Getting The Most Out Of Your Discharge
Congratulations on getting your discharge! If you filed a Chapter 7 and just got your discharge, you should be feeling great that you are no longer stressed by overwhelming debt. If you filed a Chapter 13 and just got your discharge, you should feel very proud that you made it through a tough three or five years of payments to the Chapter 13 Trustee.
Now is the time to take advantage of your fresh start. The first step is to make sure that your creditors are reporting the discharge on your credit report. Give them a month or two after your discharge is entered to update their records and then get a copy of the report. If it has been more than a year since you pulled a credit report you can go online at www.annualcreditreport.com and get a report. If you see a creditor that is still reporting the debt as owed, or late or charged off, you should highlight this item and any other remarks that are not accurate and send the report back to the reporting agency. Let the agency know that all items you have highlighted are not accurate. Let the agency know that these items should be marked “zero balance owed, discharged in bankruptcy.” The reporting agencies have 30 days to correct these mistakes. Ask them to send you a corrected report.
Next, do not believe anyone who may call you or send you a letter claiming that you still owe on a discharged debt. All the debts that you owed as of the date you filed the case have been discharged (other than certain tax debt, student loans or domestic support obligations which are not dischargeable). That means that the creditor has no right to sell the debt to another collection agency as there is no debt left to collect. If you get a telephone call from any collector, let them know that the debt was discharged and that their telephone call is a violation of the law, the discharge injunction. If you get another telephone call from the same creditor, it’s time to call your bankruptcy attorney and he or she can take the appropriate action to enforce the discharge injunction. If you get a bill in the mail, again respond that the debt was discharged in your case, let them know your case number, and advise them that sending you the bill was a violation of the law. If you get more bills after this, again contact your bankruptcy lawyer for assistance.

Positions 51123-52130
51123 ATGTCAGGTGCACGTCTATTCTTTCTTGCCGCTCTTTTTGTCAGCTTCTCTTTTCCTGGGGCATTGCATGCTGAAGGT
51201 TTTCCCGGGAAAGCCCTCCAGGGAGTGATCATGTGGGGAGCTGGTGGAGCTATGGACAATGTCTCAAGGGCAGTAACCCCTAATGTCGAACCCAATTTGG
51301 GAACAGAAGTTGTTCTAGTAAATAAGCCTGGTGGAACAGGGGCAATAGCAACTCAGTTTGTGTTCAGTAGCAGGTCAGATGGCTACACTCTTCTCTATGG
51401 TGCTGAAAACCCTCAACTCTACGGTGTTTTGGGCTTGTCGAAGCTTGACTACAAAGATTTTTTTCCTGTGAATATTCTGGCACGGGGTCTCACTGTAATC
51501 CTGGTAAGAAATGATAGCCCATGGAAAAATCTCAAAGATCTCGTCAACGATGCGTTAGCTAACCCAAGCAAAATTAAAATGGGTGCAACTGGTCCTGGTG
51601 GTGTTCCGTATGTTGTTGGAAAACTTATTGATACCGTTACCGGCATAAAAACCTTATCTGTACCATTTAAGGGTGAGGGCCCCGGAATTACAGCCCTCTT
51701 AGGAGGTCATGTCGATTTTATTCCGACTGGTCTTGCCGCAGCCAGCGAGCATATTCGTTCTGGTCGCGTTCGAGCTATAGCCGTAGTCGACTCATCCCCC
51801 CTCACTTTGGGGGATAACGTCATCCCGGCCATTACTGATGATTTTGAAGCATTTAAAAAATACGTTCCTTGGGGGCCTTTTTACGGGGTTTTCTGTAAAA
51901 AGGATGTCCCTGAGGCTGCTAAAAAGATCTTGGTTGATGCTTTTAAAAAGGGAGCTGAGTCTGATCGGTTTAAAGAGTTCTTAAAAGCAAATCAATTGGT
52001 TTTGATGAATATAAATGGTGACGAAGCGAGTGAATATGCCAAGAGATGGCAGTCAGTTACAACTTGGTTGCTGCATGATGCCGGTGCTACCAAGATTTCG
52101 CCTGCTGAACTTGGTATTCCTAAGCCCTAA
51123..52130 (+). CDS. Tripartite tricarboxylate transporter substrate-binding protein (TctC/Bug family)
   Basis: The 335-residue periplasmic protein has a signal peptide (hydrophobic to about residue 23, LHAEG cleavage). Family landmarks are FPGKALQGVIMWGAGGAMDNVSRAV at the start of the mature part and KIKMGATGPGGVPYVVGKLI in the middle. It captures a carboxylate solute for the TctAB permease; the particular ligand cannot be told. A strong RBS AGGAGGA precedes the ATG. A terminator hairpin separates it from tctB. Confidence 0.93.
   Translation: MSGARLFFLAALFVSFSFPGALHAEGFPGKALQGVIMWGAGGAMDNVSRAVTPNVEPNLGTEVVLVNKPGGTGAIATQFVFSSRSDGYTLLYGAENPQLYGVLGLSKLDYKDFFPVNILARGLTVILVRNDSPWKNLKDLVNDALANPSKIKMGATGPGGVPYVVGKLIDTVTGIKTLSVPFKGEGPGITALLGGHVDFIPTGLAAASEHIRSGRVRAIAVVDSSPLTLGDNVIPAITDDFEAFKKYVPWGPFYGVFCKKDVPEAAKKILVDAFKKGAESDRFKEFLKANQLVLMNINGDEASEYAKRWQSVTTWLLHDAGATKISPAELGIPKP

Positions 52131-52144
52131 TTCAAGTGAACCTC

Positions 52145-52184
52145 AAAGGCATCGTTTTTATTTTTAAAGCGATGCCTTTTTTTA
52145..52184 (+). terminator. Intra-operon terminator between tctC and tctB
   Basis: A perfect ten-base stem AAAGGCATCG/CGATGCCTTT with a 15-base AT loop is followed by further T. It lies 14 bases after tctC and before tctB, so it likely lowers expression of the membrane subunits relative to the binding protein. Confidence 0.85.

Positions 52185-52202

Finally, it’s time to start rebuilding your credit. You can do this by getting a new credit card with a small credit limit or getting a secured credit card, again with a small limit. Make a couple of purchases and then pay the full balance due on the card before the due date. Continue to do this month after month. If you get an installment loan, such as a car loan, bank loan, or mortgage loan, make sure to make each and every payment on the loan on time and in full. These creditors will be reporting your payments to the reporting agencies. The more on-time payments you make on these new debts the higher your score will become.